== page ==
All the Parties
by Drake feat. Chief Keef

Writers - Graham/Saint Fort/Coleman/Fierce/Arsenault/Dolla/Blackmon/Bidaye/Samuels/Tennant/Lowe
First released - 2023
Original album - For All the Dogs (Drake)
Subsequent albums - (none)
Other releases - (none)

On October 6, 2023, the extremely popular Canadian rapper/singer Drake released his eighth studio album, For All the Dogs. One of its tracks, "All the Parties" (featuring guest rapper/singer Chief Keef) was immediately—that very same day—called out on the Pet Shop Boys' official website: "Surprising to hear Drake singing the chorus of 'West End girls' [sic] in the track 'All the Parties' on his new album. No credit given or permission requested." Sure enough, toward the end of the Drake track sings in a distorted voice that familar melody and those equally familiar lyrics: "… a dead-end world, East End boys and West End girls… East End boys and West End girls." In short, Drake had clearly interpolated a portion of WEG into "All the Parties." Yet, indeed, the song's credits made no mention whatsoever of Tennant and Lowe.

This incident quickly garnered a good deal of press, with various music/entertainment outlets like Rolling Stone, Billboard, and Variety—not to mention non-entertainment-specific outlets like Esquire magazine, The Independent, and even CNN—hopping on the story, generating considerable brouhaha. As it turns out, Neil had found out about it so quickly through one of his nephews, who is apparently a Drake fan. After communicating with the appropriate personnel, Neil observed (in an interview with Laura Snapes of The Guardian) that "they were very helpful and apologetic." And when asked whether they got paid for it, Neil replied, "Oh we certainly did."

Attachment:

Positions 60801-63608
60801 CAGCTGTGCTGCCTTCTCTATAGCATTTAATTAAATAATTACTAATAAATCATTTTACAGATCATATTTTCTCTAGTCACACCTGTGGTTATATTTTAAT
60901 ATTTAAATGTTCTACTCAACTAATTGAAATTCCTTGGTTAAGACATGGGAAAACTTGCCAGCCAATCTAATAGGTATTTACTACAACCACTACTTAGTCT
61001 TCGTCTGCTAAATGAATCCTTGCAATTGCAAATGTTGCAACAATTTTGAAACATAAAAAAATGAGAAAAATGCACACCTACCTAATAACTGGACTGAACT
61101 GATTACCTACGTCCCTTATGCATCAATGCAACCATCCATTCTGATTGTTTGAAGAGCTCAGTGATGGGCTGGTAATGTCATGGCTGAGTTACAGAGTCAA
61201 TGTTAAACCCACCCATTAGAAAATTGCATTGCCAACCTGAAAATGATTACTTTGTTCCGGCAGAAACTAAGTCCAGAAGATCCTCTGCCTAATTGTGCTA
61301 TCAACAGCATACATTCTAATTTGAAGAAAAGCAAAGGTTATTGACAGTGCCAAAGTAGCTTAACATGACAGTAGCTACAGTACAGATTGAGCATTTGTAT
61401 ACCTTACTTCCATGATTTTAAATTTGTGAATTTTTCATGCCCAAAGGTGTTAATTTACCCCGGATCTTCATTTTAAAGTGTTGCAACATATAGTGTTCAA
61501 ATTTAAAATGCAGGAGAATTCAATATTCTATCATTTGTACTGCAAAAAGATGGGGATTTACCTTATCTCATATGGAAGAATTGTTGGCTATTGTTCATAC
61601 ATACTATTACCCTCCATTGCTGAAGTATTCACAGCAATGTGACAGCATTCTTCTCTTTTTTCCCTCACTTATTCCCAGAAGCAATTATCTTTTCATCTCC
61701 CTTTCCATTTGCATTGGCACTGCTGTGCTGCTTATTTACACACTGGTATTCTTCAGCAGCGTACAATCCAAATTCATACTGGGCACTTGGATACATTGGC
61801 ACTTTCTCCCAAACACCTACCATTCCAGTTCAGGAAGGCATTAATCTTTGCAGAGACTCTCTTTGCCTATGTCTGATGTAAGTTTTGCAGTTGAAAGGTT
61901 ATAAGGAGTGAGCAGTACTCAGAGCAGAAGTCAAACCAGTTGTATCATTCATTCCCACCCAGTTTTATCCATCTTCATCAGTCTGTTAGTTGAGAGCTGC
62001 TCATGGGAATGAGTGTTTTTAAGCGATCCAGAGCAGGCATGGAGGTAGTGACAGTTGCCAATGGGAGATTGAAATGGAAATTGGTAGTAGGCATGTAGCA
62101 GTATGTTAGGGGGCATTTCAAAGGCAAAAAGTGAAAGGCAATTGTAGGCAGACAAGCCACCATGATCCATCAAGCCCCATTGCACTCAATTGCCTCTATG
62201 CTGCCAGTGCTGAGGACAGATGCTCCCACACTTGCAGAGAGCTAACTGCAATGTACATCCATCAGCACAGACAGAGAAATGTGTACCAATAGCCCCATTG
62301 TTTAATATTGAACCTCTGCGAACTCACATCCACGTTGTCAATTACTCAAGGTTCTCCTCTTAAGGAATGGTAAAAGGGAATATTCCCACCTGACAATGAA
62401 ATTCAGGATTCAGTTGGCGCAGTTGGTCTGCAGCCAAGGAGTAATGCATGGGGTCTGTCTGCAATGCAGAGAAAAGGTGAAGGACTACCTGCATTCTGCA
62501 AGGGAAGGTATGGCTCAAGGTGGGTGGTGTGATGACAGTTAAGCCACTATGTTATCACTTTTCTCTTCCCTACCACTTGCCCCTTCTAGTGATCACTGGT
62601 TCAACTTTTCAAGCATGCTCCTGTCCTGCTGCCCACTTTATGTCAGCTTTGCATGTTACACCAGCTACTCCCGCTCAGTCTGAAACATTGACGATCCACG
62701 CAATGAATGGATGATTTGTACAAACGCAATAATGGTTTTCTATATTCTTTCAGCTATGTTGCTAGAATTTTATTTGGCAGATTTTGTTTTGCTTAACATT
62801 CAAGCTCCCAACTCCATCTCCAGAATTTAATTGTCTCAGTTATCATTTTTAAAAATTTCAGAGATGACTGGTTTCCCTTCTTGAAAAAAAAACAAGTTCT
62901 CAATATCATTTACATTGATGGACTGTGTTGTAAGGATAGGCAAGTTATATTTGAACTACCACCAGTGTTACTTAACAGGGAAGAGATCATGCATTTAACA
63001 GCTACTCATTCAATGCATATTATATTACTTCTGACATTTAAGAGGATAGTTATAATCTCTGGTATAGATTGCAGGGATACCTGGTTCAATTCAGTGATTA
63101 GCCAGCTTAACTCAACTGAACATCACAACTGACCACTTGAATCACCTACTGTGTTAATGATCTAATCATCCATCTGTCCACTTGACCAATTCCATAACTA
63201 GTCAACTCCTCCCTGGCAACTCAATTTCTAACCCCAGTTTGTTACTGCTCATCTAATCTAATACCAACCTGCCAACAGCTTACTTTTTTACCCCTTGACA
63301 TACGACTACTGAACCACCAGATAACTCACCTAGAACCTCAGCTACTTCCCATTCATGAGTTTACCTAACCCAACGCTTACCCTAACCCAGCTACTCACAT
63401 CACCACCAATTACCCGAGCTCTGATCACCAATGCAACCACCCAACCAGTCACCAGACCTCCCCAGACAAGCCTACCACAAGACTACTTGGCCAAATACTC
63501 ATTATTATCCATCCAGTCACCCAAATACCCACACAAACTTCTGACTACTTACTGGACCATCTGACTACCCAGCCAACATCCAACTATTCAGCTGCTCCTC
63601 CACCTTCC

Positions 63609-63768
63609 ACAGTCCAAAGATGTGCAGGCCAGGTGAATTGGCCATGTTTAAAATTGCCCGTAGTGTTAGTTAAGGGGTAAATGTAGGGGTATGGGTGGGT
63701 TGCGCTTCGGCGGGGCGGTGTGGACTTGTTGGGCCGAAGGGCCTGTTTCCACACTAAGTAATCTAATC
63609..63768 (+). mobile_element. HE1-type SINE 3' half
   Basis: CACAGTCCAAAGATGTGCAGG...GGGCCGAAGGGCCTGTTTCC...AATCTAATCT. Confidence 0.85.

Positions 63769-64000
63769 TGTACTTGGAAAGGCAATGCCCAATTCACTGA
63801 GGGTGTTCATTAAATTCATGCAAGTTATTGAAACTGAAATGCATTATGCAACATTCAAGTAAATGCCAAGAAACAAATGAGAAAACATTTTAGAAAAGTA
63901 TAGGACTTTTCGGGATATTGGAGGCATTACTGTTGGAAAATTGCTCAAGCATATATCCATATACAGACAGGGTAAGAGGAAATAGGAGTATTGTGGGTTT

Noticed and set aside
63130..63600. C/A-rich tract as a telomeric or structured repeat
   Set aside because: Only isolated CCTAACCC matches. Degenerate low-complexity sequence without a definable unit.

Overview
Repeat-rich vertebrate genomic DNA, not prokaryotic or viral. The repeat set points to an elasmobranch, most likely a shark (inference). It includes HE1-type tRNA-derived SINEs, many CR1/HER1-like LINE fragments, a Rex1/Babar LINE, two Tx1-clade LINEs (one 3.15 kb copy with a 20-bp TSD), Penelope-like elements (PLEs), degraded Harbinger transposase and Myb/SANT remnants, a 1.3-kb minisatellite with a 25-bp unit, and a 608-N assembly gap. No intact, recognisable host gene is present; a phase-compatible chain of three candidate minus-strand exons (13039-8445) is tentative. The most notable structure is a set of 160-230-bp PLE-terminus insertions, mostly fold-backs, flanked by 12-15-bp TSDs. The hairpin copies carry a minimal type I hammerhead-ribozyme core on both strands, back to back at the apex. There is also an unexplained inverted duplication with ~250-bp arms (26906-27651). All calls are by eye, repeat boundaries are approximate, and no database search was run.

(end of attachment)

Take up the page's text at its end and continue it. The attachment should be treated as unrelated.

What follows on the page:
By early January 2024, the credits for the song, at least as they now appear in such internet-based outlets as Apple Music, Spotify, YouTube, and Wikipedia, had been modified to add Neil Tennant and Chris Lowe to the already rather crowded list of songwriters. So the problem was rectified, albeit belatedly.

Incidentally, please don't ask me to interpet the lyrics of this track or even to speculate as to why Drake chose to interpolate a portion of "West End Girls" into it. The lyrics are so thick with parlance beyond my realm of cultural familiarity that it would be presumptuous for me even to attempt it. I know when I'm out of my element.

List cross-references